Many robotic applications feature a mixture of interacting teleoperated and autonomous robots. In several such domains, human operators must make decisions using very limited perceptual information, e.g. by viewing only the noisy camera feed of their robot. There are many interaction scenarios where such restricted visibility impacts teleoperation performance, and where the role of autonomous robots needs to be reinforced. In this paper, we report on an experimental study assessing the effects of limited perception on human decision making, in interactions between autonomous and teleoperated NAO robots, where subjects do not have prior knowledge of how other agents will respond to their decisions. We evaluate the performance of several subjects under varying perceptual constraints in two scenarios; a simple cooperative task requiring collaboration with an autonomous robot, and a more demanding adversarial task, where an autonomous robot is actively trying to outperform the human. Our results indicate that limited perception has minimal impact on user performance when the task is simple. By contrast, when the other agent becomes more strategic, restricted visibility has an adverse effect on most subjects, with the performance level even falling below that achieved by an autonomous robot with identical restrictions. Our results could inform decisions about the division of control between humans and robots in mixed-initiative systems, and in determining when autonomous robots should intervene to assist operators.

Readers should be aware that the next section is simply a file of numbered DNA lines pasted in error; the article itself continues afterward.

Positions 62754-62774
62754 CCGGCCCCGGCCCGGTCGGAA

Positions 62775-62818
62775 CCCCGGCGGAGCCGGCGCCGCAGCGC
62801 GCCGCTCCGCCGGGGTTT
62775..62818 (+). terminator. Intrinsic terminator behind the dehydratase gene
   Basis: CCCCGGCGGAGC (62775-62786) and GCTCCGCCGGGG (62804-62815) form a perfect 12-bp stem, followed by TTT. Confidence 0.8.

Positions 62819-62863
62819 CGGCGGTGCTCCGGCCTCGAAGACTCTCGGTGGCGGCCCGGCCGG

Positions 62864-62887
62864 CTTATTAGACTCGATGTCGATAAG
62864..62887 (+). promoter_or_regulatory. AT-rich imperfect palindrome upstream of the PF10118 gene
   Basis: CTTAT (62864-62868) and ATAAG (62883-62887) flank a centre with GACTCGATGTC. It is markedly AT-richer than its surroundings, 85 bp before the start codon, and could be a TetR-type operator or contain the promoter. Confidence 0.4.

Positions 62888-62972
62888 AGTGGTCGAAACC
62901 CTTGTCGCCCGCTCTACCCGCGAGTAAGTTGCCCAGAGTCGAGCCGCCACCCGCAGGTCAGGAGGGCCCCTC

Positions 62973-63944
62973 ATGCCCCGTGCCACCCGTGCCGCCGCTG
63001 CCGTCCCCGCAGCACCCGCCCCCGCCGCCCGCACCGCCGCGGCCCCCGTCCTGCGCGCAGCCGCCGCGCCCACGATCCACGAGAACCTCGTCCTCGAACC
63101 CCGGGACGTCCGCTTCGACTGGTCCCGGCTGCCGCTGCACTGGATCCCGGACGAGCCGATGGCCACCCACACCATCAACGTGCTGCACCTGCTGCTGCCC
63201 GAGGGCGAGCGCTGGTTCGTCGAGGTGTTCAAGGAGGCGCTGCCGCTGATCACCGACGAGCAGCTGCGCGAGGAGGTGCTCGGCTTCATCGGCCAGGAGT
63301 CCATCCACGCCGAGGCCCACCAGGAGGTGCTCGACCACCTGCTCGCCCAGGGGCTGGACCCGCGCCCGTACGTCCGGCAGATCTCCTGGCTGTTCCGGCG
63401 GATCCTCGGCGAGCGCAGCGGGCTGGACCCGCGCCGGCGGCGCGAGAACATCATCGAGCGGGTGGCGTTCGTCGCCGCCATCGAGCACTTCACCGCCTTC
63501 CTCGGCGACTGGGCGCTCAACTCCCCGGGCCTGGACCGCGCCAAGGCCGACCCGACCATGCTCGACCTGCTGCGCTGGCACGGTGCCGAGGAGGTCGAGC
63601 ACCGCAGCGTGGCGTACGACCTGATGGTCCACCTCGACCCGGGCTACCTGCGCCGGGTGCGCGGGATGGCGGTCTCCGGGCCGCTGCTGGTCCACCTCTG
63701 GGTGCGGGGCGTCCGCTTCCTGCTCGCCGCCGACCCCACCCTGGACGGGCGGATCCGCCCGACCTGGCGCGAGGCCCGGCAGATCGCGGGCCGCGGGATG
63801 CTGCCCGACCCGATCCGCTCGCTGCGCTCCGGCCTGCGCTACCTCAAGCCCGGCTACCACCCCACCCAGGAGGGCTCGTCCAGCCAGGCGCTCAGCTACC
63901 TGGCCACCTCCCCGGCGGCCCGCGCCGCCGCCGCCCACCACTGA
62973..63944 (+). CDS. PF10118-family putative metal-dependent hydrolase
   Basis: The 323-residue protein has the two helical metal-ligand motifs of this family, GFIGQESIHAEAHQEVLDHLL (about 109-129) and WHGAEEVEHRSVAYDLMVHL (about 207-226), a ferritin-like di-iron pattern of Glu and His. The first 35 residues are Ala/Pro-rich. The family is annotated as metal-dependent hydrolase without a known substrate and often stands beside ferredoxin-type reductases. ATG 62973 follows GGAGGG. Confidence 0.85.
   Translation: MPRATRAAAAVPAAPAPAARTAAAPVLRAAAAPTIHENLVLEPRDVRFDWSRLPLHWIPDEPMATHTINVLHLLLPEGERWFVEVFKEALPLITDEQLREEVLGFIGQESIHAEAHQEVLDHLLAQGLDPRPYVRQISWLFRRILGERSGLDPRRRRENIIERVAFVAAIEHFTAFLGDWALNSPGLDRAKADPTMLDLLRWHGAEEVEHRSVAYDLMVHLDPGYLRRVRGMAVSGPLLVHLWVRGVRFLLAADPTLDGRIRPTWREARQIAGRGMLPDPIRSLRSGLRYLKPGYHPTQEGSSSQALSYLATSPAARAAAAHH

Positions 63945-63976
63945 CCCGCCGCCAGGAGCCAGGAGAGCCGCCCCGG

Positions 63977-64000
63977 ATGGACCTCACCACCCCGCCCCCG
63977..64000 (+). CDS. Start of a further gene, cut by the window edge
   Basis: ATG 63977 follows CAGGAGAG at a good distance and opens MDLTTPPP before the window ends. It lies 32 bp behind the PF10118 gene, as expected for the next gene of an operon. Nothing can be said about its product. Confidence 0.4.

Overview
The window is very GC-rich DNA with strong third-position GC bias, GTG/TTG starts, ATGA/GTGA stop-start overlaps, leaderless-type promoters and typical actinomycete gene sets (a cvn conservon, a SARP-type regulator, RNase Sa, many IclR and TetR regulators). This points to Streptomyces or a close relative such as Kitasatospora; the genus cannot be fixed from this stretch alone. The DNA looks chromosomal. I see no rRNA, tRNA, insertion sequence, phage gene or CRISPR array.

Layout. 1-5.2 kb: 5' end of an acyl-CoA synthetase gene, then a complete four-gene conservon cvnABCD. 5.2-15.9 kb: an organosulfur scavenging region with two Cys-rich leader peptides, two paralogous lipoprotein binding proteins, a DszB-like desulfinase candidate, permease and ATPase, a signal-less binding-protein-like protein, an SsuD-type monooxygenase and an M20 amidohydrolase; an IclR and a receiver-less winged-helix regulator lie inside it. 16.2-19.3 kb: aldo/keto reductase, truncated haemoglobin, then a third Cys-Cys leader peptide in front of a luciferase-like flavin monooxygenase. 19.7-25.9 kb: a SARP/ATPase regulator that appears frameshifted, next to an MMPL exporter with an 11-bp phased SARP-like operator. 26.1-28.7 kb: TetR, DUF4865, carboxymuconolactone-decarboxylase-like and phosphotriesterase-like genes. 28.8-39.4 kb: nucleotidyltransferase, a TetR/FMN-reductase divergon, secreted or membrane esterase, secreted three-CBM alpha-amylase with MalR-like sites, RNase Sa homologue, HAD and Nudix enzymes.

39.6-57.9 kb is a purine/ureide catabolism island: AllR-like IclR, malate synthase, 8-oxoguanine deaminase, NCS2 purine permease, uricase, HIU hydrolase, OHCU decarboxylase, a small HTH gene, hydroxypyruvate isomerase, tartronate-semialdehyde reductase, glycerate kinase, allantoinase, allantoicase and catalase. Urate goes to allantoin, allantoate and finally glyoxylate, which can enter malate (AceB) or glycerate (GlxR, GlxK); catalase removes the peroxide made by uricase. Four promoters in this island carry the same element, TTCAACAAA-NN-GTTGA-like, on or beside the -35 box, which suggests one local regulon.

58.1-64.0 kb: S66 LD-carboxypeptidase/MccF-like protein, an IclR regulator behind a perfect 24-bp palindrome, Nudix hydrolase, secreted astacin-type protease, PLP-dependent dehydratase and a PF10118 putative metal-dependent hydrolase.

|Title of host publication||Human-Robot Interaction (HRI), 2013 8th ACM/IEEE International Conference on|
|Publisher||Institute of Electrical and Electronics Engineers (IEEE)|
|Number of pages||8|
|Publication status||Published - 2013|